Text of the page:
The connotations carried in the ‘for yourselves’ made me feel as though I should never set foot in a cathedral again. It convinced me that – and this may be true – the place for a Christian isn’t inside the building but outside it. Continually being a part of the Church (collective of Christians) while living and serving within the community. The building was unnecessary as love dwelt and poured out of the heart. The buildings felt unnecessary, almost tower of Babel-ish; a distraction from the deeper sense of conviction and relationship that meeting with a dynamic, living, kinetic God would bring.

I asked for your hearts, but you built these stone altars for yourselves

For the good that that line of thought did me, I had missed one crucial lesson which I only began to gather this week.

God is frustrating. As creatures in his image we yearn for control thus making trust – or faith rather – difficult. The absurdity of prayer, its necessity, the frustration of unwanted responses – silence included – add to this difficulty. All we have is the hope that within the eternal scope, the completely wise allpowerful will be true to his promises of unconditional ans unflinching love.

Calling people to him, we musnt hide from the difficulty while marketing the hope. Keeping aware of our own pain makes us sensitive to the pai mm of others. Only then can we draw near to the cross together in gracious hope.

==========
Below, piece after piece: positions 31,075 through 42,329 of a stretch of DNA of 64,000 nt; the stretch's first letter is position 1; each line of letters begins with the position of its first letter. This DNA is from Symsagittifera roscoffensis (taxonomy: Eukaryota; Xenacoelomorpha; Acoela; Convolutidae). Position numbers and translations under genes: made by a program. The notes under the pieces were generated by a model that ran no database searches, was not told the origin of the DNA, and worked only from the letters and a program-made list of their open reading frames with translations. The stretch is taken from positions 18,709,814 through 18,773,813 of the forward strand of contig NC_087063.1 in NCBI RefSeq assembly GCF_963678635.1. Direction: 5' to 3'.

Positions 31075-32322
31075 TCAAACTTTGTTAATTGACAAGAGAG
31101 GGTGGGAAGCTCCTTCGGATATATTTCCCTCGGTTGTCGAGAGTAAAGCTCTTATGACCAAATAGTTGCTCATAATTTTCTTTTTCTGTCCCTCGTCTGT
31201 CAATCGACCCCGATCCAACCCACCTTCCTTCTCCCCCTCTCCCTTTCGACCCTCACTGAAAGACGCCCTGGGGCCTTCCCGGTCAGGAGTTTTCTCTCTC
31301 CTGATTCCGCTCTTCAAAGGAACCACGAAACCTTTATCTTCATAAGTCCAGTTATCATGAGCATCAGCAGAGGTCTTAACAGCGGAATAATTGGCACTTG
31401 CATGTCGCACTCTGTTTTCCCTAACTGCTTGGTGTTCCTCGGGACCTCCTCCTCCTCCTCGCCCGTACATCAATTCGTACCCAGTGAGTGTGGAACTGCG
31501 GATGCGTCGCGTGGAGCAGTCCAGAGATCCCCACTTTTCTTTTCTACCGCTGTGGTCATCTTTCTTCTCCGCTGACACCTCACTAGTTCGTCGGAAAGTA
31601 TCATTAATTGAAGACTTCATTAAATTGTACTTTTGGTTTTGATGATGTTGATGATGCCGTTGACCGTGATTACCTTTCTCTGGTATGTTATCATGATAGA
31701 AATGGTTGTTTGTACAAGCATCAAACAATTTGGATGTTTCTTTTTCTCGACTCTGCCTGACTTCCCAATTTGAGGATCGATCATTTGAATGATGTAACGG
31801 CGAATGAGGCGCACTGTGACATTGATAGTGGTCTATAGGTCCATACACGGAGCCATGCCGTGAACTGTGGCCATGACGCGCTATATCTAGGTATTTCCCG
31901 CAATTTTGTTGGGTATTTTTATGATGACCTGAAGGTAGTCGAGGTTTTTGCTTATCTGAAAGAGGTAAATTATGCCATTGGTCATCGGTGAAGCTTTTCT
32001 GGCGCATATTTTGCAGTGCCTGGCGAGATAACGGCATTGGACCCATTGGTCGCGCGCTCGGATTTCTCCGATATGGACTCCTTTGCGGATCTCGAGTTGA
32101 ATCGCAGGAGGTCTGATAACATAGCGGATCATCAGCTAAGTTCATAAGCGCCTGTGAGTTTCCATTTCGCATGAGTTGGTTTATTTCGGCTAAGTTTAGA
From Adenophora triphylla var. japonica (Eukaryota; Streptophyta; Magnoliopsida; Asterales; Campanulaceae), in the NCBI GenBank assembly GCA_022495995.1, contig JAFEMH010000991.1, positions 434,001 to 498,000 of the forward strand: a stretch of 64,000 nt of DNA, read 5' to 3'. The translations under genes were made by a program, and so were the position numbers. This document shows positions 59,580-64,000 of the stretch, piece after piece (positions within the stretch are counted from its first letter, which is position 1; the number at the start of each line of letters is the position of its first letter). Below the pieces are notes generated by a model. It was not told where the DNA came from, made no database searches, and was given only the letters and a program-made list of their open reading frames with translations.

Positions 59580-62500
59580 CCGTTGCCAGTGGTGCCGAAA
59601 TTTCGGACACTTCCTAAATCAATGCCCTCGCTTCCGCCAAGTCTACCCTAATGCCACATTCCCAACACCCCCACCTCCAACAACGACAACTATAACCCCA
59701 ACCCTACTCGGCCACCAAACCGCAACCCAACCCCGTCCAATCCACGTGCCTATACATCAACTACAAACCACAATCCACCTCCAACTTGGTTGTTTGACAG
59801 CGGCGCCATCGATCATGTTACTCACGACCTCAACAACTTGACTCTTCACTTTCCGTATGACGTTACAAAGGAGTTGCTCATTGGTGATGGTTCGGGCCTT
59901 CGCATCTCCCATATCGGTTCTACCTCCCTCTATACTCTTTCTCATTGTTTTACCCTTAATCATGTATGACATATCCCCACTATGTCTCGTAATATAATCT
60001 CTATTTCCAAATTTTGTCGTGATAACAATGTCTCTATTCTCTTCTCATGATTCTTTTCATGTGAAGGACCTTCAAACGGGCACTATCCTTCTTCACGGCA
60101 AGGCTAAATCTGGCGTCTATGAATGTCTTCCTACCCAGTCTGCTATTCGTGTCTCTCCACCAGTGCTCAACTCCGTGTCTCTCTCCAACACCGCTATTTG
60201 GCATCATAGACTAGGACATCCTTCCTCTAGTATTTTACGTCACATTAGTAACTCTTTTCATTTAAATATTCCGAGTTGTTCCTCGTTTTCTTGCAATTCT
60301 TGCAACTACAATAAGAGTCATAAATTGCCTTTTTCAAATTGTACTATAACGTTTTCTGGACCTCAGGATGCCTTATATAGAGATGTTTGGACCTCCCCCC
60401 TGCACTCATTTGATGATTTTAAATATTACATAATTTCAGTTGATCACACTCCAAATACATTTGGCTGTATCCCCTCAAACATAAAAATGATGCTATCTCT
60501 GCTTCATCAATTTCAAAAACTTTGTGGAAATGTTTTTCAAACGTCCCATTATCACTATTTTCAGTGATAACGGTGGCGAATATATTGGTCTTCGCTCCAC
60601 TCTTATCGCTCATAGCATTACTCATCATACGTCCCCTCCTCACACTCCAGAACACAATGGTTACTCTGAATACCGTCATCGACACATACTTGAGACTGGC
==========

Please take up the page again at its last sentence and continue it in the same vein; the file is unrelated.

I celebrate muamba’s recovery but likewise mourn with the many whose pain has been rekindled and highlighted in its wake.

Good reflection.

Thanks

astoryoffailure

It’s been quite a while since I wrote on here. I have surprised myself with my silence. The truth is – the quiet has been a combination of two facts-of-life: 1. Busyness 2. Complete dearth of inspiration.

Work has been busy – for which I am deeply grateful. Life as a freelancer is constantly unpredictable and I am very happy to have an influx of work, which will keep me busy and out of trouble for a few weeks.

Mostly – and this I suspect is the “real” reason – I just haven’t felt inspired. Haven’t known what to write about. Haven’t felt that I had anything to say. Fleeting thoughts have crossed my mind but nothing has taken root.

Until today.

This morning, I went to church. It was a lovely service. On the whole. A guest speaker and lots of happy faces. All was going swimmingly. And then…

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Poetry 027: Gull

It baffled me to see gulls
this far in, away from the sea.
Probably as much as it did him
to see me – a man of colour –
this far from the metropolis.

I wonder whether
He thought it a hunger –
similar to that
of my winged counterparts –
that had led me to sing
Away from ‘home’,
and not the Love
Whose white hands I cling.

© Denis Adide 2012

Poetry 026: Fruit Picking

They were the hot summer days,
The ones we favored for picking.

She smiled whenever the idea came up,
It was possibly the only thing that I saw
Would light up her demeanor.
Excited she would dance, almost glide